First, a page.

Dogs can be as small as 1.5 kilograms, and as large as 75 kgs. With such enormous differences in size, the little guys tend to be at a disadvantage, whether they're trying to participate in group play at the park, or sharing a home with a much larger "sibling." With safety precautions in place, bigger and littler can have fun, enriching relationships.
Big Dogs And Little Dogs Sharing A Household
Small dogs and big dogs can get along beautifully, and may even snuggle up and share beds. Others peacefully coexist. As with all doggy housemates, it's important that you do not show favouritism, and try to avoid situations that can lead to resource guarding. Aggression due to resource guarding is especially common when dogs value comfy spaces, edible chews and favourite humans. Give your dogs food and bones in separate crates, or use a puppy pen to give each dog a safe space of their own.
Meeting Dogs Of Different Sizes
Take caution around dogs that you do not know, whether your dog is large or small. Only let your dog off-lead if you are able to supervise them closely, and recall them away from dogs with which they cannot safely interact. On-lead greetings can actually be more dangerous than off-lead greetings because the dogs may feel trapped, and may snap because they are not able to get away. If you allow your dog to greet other dogs while on-lead, always ask the owner for permission first. Then, only let your dogs sniff one another for up to ten seconds, then praise your dog and encourage them to continue walking. It's perfectly acceptable to not allow your dog to greet others on-lead, especially if you want to train them to walk without being in a habit of sniffing every dog you see.
On-lead greetings can make dogs feel trapped and nervous, which can lead to aggression. Make sure you're fluent in dog body language. A dog with pinned ears, a tucked tail, and any tenseness in their face or body may be fearful, and might resort to biting. Loose, playful body language is key.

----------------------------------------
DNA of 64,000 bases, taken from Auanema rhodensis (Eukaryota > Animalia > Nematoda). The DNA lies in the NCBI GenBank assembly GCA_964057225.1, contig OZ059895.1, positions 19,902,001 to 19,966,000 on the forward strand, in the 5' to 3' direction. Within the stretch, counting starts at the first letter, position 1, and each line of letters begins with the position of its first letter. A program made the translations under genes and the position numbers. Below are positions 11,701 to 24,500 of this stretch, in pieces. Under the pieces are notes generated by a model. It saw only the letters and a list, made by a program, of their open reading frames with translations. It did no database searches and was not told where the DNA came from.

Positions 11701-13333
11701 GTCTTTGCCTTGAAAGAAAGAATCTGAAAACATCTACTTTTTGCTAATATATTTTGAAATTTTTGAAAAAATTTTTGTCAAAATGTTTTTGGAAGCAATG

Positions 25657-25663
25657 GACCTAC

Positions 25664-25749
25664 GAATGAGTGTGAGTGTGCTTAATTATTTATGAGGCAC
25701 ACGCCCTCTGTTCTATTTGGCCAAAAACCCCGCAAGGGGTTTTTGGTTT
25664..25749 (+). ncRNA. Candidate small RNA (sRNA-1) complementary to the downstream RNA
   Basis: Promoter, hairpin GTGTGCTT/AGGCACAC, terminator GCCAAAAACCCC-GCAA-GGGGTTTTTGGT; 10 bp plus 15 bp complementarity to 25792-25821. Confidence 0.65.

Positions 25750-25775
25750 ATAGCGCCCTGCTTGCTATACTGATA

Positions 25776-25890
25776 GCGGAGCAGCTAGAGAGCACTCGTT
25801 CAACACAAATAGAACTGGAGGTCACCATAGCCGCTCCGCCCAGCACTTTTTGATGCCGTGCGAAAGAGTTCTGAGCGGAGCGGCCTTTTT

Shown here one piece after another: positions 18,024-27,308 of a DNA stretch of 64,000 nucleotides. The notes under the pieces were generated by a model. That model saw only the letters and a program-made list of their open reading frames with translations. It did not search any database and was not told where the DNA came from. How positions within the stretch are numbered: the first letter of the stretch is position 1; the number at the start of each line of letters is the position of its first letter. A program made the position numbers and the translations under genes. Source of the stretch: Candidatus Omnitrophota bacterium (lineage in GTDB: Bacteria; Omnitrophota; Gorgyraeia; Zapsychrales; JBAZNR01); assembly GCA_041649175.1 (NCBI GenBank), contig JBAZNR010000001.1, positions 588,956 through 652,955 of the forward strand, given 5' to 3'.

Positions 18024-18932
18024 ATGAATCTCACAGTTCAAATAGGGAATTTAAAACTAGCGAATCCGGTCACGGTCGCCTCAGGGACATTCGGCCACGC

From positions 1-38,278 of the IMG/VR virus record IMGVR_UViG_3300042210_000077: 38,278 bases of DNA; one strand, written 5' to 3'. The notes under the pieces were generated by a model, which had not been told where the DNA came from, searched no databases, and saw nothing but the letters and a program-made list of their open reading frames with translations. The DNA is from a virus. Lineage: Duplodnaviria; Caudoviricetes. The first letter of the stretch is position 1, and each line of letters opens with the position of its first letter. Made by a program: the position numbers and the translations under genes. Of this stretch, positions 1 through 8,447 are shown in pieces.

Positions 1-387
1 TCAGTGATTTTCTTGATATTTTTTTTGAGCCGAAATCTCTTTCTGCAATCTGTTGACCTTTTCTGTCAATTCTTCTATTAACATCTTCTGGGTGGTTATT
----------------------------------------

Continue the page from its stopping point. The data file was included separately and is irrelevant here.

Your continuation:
Do Big Dogs See Small Dogs As Prey?
Dogs typically recognize another from their own species, though it is possible for large dogs to think small dogs are prey, and they may lunge, chase, even kill small dogs. Stop immediately if either dog shows signs of prey fixation: stalking, stiffness, staring and lunging. If possible, avoid grabbing your small dog and picking them up, as this can sometimes make a large dog mistake the small one for a toy. It's more effective to get between the dogs, distract the attacker with toys or treats until they are under control. If you regularly walk your small dog in a neighbourhood full of off-lead, large dogs, you may need to carry around Pet Corrector. Pepper spray is not s safe option because it can get into your own dog's eyes. In a pinch, waving a walking stick or rocks thrown in the dog's direction can divert the large dog so you can get to safety. Loose dogs are harmful to everyone, you should call your local animal control if you are not able to get the owner to confine their dog.
Encouraging Safe Play Habits
When large and small dogs play together, look for signs that the bigger dog is accommodating their little buddy. Often, large dogs will slow down, even lie down to get on their smaller friend's level. Play fighting is normal, even if it's noisy, just make sure both dogs are relaxed and bouncy, and neither dog is actively trying to get away. Praise your dogs when you notice that they are playing nicely.